key features that allow it to achieve such
a significant reduction of fuel emissions
. These features are
the electronically controlled turbo, asymmetric port
timing,
and circumferential ports

[1, 3]
.

The electronically controlled turbo
supports

cylinder
scavenging by producing a resistance to exhaust gas
pressure. This resistance causes some combusted fuel to
reenter the cylinder while the exhaust port is still

open.

Asymmetric ports refer

to the ideal locations of the intake
and exhaust ports in the cylinder. S
ince the inner pistons
have a shorter distance to

travel than the outer pistons, the
exhaust port is on their side. This allows the exhaust port to
open before the intake as well as

close after it. Additionally,
t
he intake port is on the outer piston side. This allows the
OPOC to let some of the exhaust
gas

in

before it enters the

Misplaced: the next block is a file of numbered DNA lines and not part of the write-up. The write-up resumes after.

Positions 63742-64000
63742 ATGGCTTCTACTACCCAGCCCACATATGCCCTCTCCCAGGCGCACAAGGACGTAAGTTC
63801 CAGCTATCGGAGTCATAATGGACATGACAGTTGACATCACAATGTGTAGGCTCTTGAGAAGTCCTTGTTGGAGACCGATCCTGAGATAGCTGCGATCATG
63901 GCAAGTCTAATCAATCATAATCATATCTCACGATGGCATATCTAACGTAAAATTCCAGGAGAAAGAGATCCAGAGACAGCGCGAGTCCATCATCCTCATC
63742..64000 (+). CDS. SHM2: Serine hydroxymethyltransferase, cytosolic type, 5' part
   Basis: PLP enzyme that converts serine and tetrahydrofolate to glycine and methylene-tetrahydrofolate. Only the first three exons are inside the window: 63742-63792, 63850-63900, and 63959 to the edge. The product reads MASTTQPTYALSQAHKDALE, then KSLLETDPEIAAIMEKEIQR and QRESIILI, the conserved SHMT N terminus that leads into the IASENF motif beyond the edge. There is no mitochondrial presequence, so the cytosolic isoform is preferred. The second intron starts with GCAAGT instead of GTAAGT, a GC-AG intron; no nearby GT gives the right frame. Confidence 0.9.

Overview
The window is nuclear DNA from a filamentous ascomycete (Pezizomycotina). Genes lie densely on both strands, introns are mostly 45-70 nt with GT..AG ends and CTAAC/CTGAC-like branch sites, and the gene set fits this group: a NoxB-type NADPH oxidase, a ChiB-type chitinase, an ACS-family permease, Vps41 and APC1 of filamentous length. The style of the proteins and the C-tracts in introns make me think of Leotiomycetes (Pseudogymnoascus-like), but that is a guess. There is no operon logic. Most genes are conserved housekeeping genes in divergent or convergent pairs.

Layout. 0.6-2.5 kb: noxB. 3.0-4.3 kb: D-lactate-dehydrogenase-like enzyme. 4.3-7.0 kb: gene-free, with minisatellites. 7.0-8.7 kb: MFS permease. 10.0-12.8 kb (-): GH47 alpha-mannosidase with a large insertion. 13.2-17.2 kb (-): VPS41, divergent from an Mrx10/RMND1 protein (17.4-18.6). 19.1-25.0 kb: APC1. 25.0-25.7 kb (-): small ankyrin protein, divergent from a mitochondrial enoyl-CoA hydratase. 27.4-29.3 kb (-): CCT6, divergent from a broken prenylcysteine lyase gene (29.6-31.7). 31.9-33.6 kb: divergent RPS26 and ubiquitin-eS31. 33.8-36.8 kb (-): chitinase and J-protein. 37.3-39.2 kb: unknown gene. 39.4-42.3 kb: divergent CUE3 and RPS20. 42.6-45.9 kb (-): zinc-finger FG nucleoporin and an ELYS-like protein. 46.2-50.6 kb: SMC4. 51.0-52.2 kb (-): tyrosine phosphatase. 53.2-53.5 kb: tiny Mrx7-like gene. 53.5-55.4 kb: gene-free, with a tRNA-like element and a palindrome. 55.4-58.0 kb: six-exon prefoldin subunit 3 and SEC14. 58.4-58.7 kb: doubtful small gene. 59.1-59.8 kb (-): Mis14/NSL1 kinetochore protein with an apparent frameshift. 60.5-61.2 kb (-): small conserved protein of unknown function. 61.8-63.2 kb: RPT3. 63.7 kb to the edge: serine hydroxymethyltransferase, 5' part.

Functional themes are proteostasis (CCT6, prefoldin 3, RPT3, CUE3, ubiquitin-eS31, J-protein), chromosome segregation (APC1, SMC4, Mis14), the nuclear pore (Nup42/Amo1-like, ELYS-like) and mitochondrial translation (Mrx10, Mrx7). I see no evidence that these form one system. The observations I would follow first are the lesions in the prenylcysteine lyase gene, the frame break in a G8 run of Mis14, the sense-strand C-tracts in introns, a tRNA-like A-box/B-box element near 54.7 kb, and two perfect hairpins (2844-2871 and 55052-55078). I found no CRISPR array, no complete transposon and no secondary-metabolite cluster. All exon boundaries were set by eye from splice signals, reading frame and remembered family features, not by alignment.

turbo to blow back into the cylinder to be burned again.

Circumferential ports refer to the intake and exhaust
ports on the engine. The ports are circumferential because
they wrap around the whole combustion cylinder. This
allow
s for even gas flow

around the cylinder
. Even gas flow
is important to the fluid dynamics of the engine because it
allows it to efficiently move intake and exhaust gases
without causing turbulence that leads to inefficient air flow.

The design and placemen
t of these ports does much more for
the engine than
what

can be
initially
observed
. As said
before, it is important that the exhaust ports allow some
backflow for combusted fuel scavenging. This port has more
advant
ages:

t
he design of the exhaust and intak
e ports allow
the backflow of exhaust gas to hit the fresh fuel coming in
from the intake ports at a tangential angle. Using fluid
dynamics, EcoMotors engineers were able to make the
exhaust gas hit the intake gas

at a tangential angle, causing
the gas to
tumble in a manner

similar to an ocean wave
crashing. This tumble effect promotes swirl in the cylinder.
By having proper swirl of fuel gases in the cylinder, there is
a more homogenous mixture of fresh fuel and recycled fuel.